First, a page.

The main stock market indexes began the day on a positive note, rallying to gains of more than 1% by mid-day, but the bears resumed control in the afternoon, sending stocks back to unchanged levels. A modest recovery into the close enabled the major indices to close higher, but in the middle of their intraday ranges. The Dow Jones Industrial Average gained 0.3%, the S&P 500 0.5%, and the Nasdaq Composite 0.6%. The small-cap Russell 2000 and S&P Midcap 400 indexes were higher by 0.4% and 0.6% respectively. Although stocks closed modestly higher, the action was not indicative of bullish follow-through from Tuesday’s late afternoon strength. Overall, the session was quite indecisive.
Total volume in the NYSE declined 10%, while volume in the Nasdaq similarly eased 13% below the previous day’s level. Higher turnover would have helped to confirm yesterday’s gains, but institutions backed away instead. Market internals were on the bullish side, but not by a wide margin. Advancing volume in the NYSE exceeded declining volume by just over 3 to 2. The Nasdaq adv/dec volume ratio was positive by a little less than 2 to 1.
After an impressive rally throughout all of February, of which we participated with a few short-term trades, the various commodity ETFs formed bearish reversal bars on March 4. As commodities clearly remain the strongest group in the stock market, we would have actually welcomed a near-term correction to provide us with low-risk re-entry levels, but they took off again yesterday. Commodity-based ETFs that zoomed to new all-time highs yesterday include: U.S. Oil Fund (USO), DB Commodity Index Fund (DBC), StreetTRACKS Gold Trust (GLD), and iShares Silver Trust (SLV). The U.S. Natural Gas Fund (UNG) also moved to a new high within its current uptrend, but is still below its 52-week high.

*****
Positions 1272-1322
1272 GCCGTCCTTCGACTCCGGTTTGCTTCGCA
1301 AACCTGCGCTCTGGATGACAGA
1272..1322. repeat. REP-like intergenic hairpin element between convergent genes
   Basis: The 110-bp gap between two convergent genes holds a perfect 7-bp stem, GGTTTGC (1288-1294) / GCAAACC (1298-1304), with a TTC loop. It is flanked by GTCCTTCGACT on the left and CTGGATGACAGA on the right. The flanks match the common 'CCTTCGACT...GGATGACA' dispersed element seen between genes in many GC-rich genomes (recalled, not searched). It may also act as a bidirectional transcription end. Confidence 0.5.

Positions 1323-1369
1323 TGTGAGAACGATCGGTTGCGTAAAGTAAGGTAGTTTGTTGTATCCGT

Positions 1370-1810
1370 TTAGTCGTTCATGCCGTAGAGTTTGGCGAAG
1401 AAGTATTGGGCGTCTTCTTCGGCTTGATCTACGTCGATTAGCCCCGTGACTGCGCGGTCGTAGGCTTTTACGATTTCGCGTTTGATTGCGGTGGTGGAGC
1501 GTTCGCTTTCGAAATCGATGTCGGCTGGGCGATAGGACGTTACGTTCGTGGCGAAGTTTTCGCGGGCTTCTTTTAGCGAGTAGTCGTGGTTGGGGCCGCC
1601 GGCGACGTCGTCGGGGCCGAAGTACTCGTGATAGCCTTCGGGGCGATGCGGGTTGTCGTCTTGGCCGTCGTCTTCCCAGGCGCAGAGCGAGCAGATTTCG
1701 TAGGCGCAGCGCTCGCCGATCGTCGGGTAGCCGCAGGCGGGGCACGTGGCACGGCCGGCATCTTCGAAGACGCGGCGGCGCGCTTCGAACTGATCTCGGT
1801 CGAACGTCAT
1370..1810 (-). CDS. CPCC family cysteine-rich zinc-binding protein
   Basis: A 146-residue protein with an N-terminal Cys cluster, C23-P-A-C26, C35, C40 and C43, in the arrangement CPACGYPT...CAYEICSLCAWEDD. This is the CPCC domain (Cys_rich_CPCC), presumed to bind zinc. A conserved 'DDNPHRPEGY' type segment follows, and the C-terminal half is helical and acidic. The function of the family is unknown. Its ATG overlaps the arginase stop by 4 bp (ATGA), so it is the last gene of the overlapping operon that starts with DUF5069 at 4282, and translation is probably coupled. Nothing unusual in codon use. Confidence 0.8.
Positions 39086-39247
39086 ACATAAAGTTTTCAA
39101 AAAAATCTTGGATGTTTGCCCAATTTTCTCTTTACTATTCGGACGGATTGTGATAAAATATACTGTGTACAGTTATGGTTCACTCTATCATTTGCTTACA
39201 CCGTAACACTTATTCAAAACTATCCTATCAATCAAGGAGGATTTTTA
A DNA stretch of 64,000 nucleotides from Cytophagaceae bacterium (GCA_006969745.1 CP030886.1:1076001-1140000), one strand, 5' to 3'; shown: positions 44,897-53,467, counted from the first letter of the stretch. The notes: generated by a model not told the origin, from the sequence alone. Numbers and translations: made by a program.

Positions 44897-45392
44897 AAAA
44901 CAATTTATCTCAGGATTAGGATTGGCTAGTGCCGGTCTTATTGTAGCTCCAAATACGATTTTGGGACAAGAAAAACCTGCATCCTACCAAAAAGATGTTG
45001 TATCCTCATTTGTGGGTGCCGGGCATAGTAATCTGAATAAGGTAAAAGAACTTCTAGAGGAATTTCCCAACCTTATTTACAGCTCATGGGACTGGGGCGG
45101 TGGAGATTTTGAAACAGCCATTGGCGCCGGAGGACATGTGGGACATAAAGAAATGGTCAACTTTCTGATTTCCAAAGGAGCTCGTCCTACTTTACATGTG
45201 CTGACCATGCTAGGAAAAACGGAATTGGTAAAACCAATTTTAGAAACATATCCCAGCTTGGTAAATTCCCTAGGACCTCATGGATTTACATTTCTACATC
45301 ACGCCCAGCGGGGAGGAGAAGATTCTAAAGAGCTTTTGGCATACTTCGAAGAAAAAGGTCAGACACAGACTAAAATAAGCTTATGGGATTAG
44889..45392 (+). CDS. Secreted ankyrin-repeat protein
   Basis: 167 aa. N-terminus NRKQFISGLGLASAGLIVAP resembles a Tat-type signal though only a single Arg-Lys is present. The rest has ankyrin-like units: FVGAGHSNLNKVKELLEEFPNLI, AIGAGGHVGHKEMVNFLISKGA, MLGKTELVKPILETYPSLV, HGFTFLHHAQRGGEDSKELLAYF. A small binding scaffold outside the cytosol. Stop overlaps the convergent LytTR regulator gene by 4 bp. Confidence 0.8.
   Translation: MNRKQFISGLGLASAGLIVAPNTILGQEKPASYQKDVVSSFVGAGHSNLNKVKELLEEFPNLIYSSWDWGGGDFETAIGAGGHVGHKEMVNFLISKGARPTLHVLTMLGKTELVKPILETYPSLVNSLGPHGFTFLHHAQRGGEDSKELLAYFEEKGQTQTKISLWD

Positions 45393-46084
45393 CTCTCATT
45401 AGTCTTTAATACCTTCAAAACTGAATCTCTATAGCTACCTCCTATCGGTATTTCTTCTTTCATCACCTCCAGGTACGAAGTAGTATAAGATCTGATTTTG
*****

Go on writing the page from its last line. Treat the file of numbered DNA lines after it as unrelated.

In the February 28, 2008 issue of The Wagner Daily, we pointed out the relative strength that Silver (SLV) began showing over Gold (GLD) just a few days earlier. We then suggested that its relative strength meant SLV would provide more future profit potential, along with less risk during a pullback. One week later, let’s take an updated comparative look at SLV versus GLD. The overlay chart below compares the percentage changes of SLV and GLD over the past ten days:
The black vertical line on the chart above marks the closing prices of SLV and GLD when we first pointed out the divergence and relative strength of SLV in our February 28 commentary. The divergence started to become clear on February 22, and SLV then went on to outperform GLD by more than 6% in the days that followed (7.8% vs. 1.6%). The beauty of relative strength trading is that divergent trends usually remain that way for many weeks, or even months. That’s why we suggested that, between the two ETFs, SLV was likely to gain more than GLD in the days and weeks that followed. Now, one week later, notice that SLV has outperformed GLD by more than 11% over the past ten days.
More importantly than the outperformance on the upside, the chart above is also a good example of how ETFs with relative strength pull back less when the general market does. On March 4, notice that SLV only corrected down to support of its February 28 and 29 lows. Conversely, GLD dropped below support of those lows on March 4. Because it dropped less during the pullback, it was much easier for SLV to shoot firmly to a new high yesterday. We analyze the chart above not to “toot our own horn,” but as a great educational example of the importance of always buying the ETF with the most relative strength within the sector. This style of relative strength ETF trading is discussed thoroughly in my upcoming book, scheduled to be published by Bloomberg Press on July 1 of this year.